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Project Profile

Project Title:
Sisler Breakfast Program
Initiative:
Imagineaction Social Action Projects
School Name:
Sisler High School
School board / First Nations school jurisdiction:
Winnipeg School Division
Project Theme:
  • Thrive [health & wellness]
  • Lead [leadership]
  • Care [poverty]
Grade Level:
9, 10, 11, 12
Subject Areas:
Health and Physical Education, Social Sciences and Humanities
City:
Winnipeg
Province/Territory:
Manitoba
Community Partners:
Canada Post and the Child Nutrition Council have generously donated funds to help run the project this year.

Sisler Breakfast Program

Having now run modestly for one school year, we recognize the need to expand our breakfast program at Sisler High School. In doing so, we have a number of objectives, existing and new. These objectives are grounded in the our philosophy that every students should have access to a high-quality breakfast that will help them to be energized and ready to learn in class. This practice of healthy eating prepares students for when they leave high school and shop for themselves. Reinforcing healthy lifestyles in school will send echoes as students graduate and leave the building.

Update (May-31-19)

One overwhelming success this year was that students observed the increase in menu items as a result of this grant. We were able to diversify our menu and focus less on items that required single-use plastics such as plastic spoons and granola bar wrappers. Our year-end survey reflected this with comments such as “there are more food available compared to last year,” “We have more options for food,” and “There are eggs now.”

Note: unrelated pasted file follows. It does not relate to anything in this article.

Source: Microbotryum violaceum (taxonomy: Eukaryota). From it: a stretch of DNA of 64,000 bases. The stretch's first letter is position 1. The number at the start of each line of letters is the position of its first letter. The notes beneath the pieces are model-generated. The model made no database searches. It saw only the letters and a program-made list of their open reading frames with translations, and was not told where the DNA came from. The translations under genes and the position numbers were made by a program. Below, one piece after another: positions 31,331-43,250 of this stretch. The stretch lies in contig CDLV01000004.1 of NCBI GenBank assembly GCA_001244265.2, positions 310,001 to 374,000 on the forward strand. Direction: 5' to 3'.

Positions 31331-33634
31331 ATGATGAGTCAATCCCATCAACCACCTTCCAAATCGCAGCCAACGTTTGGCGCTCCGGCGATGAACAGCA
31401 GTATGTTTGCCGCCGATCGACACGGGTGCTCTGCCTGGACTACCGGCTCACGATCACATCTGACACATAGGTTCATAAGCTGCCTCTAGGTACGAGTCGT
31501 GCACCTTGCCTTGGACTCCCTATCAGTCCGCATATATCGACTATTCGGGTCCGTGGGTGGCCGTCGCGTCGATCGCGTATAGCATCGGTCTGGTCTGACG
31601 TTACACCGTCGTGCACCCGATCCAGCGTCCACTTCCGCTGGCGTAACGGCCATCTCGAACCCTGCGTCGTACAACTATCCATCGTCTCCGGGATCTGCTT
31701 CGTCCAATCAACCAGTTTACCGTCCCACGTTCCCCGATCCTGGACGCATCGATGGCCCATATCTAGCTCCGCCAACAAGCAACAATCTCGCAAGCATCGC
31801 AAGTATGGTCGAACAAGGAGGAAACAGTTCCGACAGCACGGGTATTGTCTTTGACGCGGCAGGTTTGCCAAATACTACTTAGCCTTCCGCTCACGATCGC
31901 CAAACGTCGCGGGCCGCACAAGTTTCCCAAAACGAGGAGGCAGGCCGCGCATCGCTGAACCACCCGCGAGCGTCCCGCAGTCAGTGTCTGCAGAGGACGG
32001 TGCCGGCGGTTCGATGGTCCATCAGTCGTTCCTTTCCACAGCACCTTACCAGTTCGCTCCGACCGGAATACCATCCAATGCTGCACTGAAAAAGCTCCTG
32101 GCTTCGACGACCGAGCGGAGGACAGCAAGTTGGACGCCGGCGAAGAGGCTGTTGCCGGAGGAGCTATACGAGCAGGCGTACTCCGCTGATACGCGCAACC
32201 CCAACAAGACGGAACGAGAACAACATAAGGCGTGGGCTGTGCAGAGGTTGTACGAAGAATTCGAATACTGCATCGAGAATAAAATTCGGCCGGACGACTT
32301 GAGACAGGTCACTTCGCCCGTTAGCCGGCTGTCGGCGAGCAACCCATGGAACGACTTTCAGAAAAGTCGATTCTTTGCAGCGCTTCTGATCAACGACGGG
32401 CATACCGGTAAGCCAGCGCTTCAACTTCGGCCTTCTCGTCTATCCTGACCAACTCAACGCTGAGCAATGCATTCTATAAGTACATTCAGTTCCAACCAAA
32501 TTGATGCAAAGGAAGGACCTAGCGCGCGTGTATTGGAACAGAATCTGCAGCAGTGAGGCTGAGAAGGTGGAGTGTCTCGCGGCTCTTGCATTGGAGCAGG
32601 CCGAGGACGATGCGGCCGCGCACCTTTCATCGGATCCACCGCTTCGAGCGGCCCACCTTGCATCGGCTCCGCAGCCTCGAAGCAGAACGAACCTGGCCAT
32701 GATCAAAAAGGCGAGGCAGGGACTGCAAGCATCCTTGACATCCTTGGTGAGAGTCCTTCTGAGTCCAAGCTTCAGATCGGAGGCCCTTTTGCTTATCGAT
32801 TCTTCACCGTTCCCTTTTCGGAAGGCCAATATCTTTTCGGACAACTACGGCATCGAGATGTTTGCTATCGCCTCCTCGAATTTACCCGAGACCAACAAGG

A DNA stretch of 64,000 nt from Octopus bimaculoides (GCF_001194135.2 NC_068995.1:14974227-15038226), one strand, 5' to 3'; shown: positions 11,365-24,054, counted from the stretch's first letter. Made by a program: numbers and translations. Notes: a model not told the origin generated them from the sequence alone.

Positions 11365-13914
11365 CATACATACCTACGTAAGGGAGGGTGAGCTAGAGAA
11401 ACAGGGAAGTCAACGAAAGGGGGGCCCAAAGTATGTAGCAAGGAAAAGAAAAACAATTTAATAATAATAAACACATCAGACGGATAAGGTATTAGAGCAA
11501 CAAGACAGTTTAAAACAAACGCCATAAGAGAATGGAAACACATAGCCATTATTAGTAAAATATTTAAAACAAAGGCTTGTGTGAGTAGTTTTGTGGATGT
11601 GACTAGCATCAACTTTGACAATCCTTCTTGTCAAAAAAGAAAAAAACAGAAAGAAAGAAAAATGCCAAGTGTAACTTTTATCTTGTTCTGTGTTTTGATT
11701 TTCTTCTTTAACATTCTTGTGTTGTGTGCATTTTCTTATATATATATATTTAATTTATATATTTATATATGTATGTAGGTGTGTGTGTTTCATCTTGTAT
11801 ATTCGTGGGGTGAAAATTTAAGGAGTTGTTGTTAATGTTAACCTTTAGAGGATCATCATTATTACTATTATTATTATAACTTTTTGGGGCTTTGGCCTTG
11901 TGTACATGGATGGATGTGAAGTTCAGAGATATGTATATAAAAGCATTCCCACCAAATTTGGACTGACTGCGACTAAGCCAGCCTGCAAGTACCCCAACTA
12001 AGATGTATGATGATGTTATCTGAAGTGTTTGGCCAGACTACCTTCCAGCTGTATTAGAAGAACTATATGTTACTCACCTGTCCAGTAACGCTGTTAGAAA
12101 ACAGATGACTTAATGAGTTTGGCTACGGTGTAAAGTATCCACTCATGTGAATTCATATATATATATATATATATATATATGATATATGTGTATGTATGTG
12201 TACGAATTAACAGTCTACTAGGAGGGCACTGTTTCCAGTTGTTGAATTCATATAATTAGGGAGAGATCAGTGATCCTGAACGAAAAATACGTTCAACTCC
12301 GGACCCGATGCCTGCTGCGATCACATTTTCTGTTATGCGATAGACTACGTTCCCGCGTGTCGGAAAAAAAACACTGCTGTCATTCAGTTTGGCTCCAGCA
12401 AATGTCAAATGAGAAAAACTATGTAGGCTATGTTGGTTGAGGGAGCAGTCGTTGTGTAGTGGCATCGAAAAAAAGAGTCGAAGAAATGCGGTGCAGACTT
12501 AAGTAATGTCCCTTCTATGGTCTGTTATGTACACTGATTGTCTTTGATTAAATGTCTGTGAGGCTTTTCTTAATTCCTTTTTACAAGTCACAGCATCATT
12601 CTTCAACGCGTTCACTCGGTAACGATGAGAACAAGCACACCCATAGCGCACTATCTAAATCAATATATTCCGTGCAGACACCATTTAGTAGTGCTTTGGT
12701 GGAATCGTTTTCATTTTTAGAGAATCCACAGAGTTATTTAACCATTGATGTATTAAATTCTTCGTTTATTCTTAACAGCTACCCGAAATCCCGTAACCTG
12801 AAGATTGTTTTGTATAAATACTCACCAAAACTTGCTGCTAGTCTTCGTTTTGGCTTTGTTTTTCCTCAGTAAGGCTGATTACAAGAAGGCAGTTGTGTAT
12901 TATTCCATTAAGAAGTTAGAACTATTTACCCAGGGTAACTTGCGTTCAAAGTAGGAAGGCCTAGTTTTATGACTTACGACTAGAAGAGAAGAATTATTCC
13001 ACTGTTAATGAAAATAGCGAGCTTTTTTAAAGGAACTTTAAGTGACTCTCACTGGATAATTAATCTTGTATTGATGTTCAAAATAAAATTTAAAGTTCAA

Update (June-04-19)

Healthy eating doesn't happen in isolation. Healthy practices are reinforced by our communities - our colleagues and peers - and we are very excited to see how the Sisler Breakfast Program has developed positive attitudes around healthy eating. We were pleased to observe a community build around healthy eating and accessibility. It would be easy for something like this to feel like an awkward handout. Instead, students have been friendly and encouraging in the modeling and promotion of healthy eating. From our surveys, we observe that the culture around our breakfast program does not reinforce any stigmas regarding low-economic individuals who my lack access to healthy foods. One student noted that “somehow, the breakfast club seems livelier and more appreciated nowadays, and more prominent at Sisler. This draws more to Breakfast Club, and is just better and appreciated service.” Another said that “The people leading it are welcoming. They make you feel comfortable taking breakfast because they don’t judge.” One last student noticed our greater capacity and remarked “The group has grown over the past year and it’s amazing seeing how much it has grown.” The comments continued on and on and demonstrated students feeling safe and welcome when they came to take food. Establishing a culture of safety can be challenging, and we are extremely pleased that our student volunteers have made access to healthy food a safe, comforting, and joyful reality.